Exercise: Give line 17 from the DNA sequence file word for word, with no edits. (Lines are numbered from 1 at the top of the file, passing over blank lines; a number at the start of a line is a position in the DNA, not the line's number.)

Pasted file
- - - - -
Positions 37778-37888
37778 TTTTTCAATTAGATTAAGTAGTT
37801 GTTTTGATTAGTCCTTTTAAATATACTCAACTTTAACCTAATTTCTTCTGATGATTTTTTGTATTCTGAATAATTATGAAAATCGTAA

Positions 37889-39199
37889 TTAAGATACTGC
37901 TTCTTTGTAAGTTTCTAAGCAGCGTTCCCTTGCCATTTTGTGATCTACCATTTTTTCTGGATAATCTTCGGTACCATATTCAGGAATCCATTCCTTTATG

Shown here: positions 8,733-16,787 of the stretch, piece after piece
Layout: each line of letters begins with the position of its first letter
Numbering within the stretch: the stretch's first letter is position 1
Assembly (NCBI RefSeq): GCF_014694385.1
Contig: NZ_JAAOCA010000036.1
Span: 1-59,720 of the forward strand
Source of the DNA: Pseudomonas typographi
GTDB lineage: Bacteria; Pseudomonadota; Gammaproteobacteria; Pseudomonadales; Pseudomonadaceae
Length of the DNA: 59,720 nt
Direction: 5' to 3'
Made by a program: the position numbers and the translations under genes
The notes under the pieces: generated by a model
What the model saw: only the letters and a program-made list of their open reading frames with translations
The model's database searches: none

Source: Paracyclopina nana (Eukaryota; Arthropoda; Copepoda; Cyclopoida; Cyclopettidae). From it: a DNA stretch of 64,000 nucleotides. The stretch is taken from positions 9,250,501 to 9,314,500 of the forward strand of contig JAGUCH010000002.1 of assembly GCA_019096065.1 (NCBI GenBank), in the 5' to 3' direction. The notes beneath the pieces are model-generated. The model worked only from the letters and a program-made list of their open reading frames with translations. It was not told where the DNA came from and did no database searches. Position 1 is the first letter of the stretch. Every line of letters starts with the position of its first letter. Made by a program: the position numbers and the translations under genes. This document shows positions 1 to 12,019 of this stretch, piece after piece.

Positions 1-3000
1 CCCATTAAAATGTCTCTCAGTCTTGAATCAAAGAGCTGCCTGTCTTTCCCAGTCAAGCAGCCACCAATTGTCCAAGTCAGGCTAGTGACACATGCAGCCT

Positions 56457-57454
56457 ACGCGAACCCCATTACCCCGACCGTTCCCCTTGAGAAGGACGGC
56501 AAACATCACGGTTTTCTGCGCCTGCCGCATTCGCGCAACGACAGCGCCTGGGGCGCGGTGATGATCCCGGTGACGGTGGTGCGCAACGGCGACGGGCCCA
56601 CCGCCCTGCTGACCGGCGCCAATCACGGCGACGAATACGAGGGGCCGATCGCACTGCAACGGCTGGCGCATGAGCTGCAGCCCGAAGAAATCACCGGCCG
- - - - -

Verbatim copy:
Made by a program: the position numbers and the translations under genes